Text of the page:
Port Moody needs more jobs if it’s to provide a quality of life to residents that includes working close to home, less traffic, a clean environment and vibrant retail, arts, culture and tourism sectors, says a report by the city’s economic development committee.
Achieving those jobs requires an aggressive strategy for growth that will change the face of Port Moody for decades to come.
Tuesday, Port Moody councillors unanimously endorsed just such a strategy as they called for the creation of an economic development master plan that targets a jobs-to-population ratio of 0.42 by 2041.
That means the city will need about 21,000 jobs for a population of 50,000 as projected by Metro Vancouver’s regional growth strategy. About 40% of those jobs would be in home-based businesses.
Currently, the city has approximately 8,990 jobs for its 36,000 residents.
According to the report, without a larger employment base, the city will be challenged by a slow daytime economy as residents leave the city to work elsewhere, a growing tax burden on homeowners as well as traffic gridlock and more greenhouse gases
The report said the city’s current jobs-to-population ratio of 0.25 is projected to slip to 0.23 by 2041 as its population grows without a corresponding acceleration of jobs. Of 22 communities in Metro Vancouver, only Anmore and the Tsawwassen First Nation would rank lower by then.
That’s not acceptable, said Sean Ogilvie, a commercial realtor who also sits on the economic development committee. “We need to have jobs that are going to allow people to live in the city,” he said. “It’s a beautiful city but it comes with a cost.”
That cost means the city has to create more than one million square feet of new office, retail, institutional and light industrial space, said Christopher Pope, a corporate policy manager and member of the economic development committee.
He said those spaces should go in several areas of the city already with zoning for commercial and light industrial uses like the Moody Centre transit-oriented development area, the Flavelle property on the waterfront, Westport, the north side of Clarke Street and along Murray Street. He added the city also needs to fight to preserve its remaining heavy industrial land as those employers often provide the most reliable, well-paid jobs.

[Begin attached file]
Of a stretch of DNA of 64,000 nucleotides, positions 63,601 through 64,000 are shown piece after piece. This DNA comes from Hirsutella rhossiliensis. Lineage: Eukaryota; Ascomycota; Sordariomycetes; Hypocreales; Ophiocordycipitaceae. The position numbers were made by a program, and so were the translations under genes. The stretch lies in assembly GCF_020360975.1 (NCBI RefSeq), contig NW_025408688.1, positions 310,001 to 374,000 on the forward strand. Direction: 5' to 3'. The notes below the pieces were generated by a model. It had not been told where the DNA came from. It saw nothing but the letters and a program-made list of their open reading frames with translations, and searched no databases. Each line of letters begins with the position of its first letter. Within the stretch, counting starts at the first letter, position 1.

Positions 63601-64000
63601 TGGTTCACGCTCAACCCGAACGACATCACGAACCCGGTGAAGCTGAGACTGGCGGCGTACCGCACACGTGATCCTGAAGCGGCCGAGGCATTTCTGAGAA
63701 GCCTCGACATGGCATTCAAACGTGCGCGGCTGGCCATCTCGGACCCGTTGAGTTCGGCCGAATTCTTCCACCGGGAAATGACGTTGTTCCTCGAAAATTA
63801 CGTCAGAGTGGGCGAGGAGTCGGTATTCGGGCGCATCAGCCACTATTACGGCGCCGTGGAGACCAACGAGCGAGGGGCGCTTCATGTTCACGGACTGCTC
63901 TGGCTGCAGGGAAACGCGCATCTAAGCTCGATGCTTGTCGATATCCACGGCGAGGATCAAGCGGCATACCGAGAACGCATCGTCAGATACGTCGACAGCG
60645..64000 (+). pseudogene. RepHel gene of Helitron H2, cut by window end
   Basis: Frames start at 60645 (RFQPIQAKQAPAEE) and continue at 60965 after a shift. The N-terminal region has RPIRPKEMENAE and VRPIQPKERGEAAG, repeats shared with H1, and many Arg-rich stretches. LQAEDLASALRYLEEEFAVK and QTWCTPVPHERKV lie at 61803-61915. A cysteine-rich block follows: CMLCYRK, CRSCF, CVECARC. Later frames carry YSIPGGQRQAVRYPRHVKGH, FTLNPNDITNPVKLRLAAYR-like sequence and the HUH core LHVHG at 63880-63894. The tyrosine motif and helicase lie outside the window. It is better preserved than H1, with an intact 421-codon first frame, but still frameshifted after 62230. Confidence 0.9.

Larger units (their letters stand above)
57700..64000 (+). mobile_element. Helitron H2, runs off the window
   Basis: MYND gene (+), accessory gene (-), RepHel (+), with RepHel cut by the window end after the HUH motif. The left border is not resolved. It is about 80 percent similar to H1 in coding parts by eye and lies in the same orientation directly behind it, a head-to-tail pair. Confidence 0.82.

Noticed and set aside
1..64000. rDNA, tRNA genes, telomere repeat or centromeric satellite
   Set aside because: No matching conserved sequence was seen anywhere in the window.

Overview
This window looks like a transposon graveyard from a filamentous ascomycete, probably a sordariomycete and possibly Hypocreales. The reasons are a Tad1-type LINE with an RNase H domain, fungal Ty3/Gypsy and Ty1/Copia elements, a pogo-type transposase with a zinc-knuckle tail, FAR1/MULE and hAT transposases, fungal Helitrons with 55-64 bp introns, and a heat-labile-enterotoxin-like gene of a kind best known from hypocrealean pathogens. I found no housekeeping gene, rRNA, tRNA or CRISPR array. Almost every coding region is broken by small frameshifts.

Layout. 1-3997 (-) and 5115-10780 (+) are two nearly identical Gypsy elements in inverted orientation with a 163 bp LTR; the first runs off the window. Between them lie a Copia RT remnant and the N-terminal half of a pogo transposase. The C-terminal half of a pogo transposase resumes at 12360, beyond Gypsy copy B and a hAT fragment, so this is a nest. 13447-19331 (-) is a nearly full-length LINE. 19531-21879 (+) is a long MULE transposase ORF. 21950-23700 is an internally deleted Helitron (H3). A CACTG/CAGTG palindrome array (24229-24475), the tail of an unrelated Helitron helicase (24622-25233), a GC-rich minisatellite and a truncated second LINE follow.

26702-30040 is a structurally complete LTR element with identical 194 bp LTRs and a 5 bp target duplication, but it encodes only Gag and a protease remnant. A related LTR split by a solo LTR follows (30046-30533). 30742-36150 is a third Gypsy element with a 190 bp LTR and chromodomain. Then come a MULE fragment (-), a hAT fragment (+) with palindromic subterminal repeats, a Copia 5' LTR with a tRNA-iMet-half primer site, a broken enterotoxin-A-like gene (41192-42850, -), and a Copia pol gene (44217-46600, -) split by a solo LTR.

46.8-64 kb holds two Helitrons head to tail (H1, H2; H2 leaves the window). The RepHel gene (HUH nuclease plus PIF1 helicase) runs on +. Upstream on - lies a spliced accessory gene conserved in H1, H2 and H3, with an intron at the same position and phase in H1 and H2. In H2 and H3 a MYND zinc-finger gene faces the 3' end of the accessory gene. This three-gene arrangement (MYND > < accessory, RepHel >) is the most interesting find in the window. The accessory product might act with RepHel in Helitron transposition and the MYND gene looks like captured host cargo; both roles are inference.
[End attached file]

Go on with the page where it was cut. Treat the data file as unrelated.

“These numbers are feasible,” Pope told council. “There is some way to make it work, but some of these recipes may not be the appetite of council or the community.”
Coun. Zoe Royer wasn’t afraid to bite.
She said the city needs to come to grips with issues like increased density. It also needs to temper some of its expectations of developers to always come through with affordability programs and another amenities.
“We can’t be changing the goal posts all the time, asking for additional things,” she said. “Density isn’t the enemy, bad planning is.”
Coun. Diana Dilworth agreed, saying council’s endorsement of a higher jobs-to-population target sends a strong message to developers. “If we can say now this is our starting point, that is just such a solid policy decision.”
Coun. Hunter Madsen, who chairs the economic development committee, said while he pushed the committee to recommend a more modest target jobs-to-population ratio of 0.35 by 2041 with a 0.42 ratio to be achieved 10 years later, he couldn’t fault his fellow councillors for their more strident ambition.
“We have a lot of big development decisions coming before us in the next year,” he said. “I just don’t think we can leave decisions about economic development hanging.”
The report will now go to city staff for further analysis before a consultant is brought in to determine a detailed course of action for creating an economic master plan that meshes with Port Moody’s official community plan as well as transportation, arts and culture, climate action and tourism goals, along with Metro Vancouver’s regional growth strategy.